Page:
- Signs of an allergic reaction, like rash; hives; itching; red, swollen, blistered, or peeling skin with or without fever; wheezing; tightness in the chest or throat; trouble breathing or talking; unusual hoarseness; or swelling of the mouth, face, lips, tongue, or throat.
- A fast heartbeat.
- A heartbeat that does not feel normal.
- Shortness of breath, a big weight gain, or swelling in the arms or legs.
- Very bad dizziness or passing out.
- Fever or chills.
- Throwing up blood or throw up that looks like coffee grounds.
- Black, tarry, or bloody stools.
- Chest pain.
What are some other side effects of Leukine?
All drugs may cause side effects. However, many people have no side effects or only have minor side effects. Call your doctor or get medical help if any of these side effects or any other side effects bother you or do not go away:
- Upset stomach or throwing up.
- Belly pain.
- Bone pain.
- Muscle or joint pain.
- Feeling tired or weak.
- Loose stools (diarrhea).
- Weight loss.
- Throat irritation.
These are not all of the side effects that may occur. If you have questions about side effects, call your doctor. Call your doctor for medical advice about side effects.
You may report side effects to the FDA at 1-800-FDA-1088. You may also report side effects at http://www.fda.gov/medwatch.
See also: Side effects (in more detail)
If OVERDOSE is suspected:
If you think there has been an overdose, call your poison control center or get medical care right away. Be ready to tell or show what was taken, how much, and when it happened.
How do I store and/or throw out Leukine?
- Store in a refrigerator. Do not freeze.
- After mixing, be sure you know how long the product is good for and how to store it. Ask your doctor or pharmacist if you are not sure.
- Keep all drugs in a safe place. Keep all drugs out of the reach of children and pets.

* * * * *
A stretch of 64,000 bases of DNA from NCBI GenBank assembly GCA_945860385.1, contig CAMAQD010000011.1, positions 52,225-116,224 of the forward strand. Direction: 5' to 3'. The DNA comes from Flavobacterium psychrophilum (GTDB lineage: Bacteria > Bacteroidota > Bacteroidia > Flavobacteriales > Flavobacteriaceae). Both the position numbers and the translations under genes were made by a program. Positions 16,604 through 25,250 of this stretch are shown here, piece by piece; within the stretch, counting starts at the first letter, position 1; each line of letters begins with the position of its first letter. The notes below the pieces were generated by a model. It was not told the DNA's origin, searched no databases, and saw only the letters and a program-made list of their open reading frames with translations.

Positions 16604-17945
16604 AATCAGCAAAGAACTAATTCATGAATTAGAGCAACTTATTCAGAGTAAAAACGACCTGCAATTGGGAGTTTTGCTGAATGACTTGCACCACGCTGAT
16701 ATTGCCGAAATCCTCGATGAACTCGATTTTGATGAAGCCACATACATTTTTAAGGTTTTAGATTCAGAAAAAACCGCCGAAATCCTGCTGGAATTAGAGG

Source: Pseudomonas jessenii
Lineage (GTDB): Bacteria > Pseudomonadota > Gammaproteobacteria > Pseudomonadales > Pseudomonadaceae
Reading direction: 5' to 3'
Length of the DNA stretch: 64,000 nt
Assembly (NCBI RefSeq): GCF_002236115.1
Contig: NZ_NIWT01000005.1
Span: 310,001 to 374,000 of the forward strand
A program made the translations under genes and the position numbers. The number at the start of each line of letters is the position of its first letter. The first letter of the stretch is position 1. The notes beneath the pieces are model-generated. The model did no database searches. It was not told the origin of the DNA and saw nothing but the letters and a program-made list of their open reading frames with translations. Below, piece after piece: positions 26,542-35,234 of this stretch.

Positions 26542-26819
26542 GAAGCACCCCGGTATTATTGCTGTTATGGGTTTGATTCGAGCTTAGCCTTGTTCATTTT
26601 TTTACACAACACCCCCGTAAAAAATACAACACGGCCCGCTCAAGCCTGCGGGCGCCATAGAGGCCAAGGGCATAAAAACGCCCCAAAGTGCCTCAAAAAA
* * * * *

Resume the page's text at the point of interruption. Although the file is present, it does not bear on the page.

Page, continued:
- Check with your pharmacist about how to throw out unused drugs.
Consumer Information Use and Disclaimer
- If your symptoms or health problems do not get better or if they become worse, call your doctor.
- Do not share your drugs with others and do not take anyone else's drugs.
- Keep a list of all your drugs (prescription, natural products, vitamins, OTC) with you. Give this list to your doctor.
- Talk with the doctor before starting any new drug, including prescription or OTC, natural products, or vitamins.
- Some drugs may have another patient information leaflet. Check with your pharmacist. If you have any questions about this medicine, please talk with your doctor, nurse, pharmacist, or other health care provider.
- If you think there has been an overdose, call your poison control center or get medical care right away. Be ready to tell or show what was taken, how much, and when it happened.
This information should not be used to decide whether or not to take Leukine or any other medicine. Only the healthcare provider has the knowledge and training to decide which medicines are right for a specific patient. This information does not endorse any medicine as safe, effective, or approved for treating any patient or health condition. This is only a brief summary of general information about this medicine. It does NOT include all information about the possible uses, directions, warnings, precautions, interactions, adverse effects, or risks that may apply to Leukine. This information is not specific medical advice and does not replace information you receive from the healthcare provider. You must talk with the healthcare provider for complete information about the risks and benefits of using this medicine.
Review Date: October 4, 2017
More about Leukine (sargramostim)
- Side Effects
- During Pregnancy
- Dosage Information
- Drug Interactions
- Support Group
- Pricing & Coupons
- En Español
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- Drug class: colony stimulating factors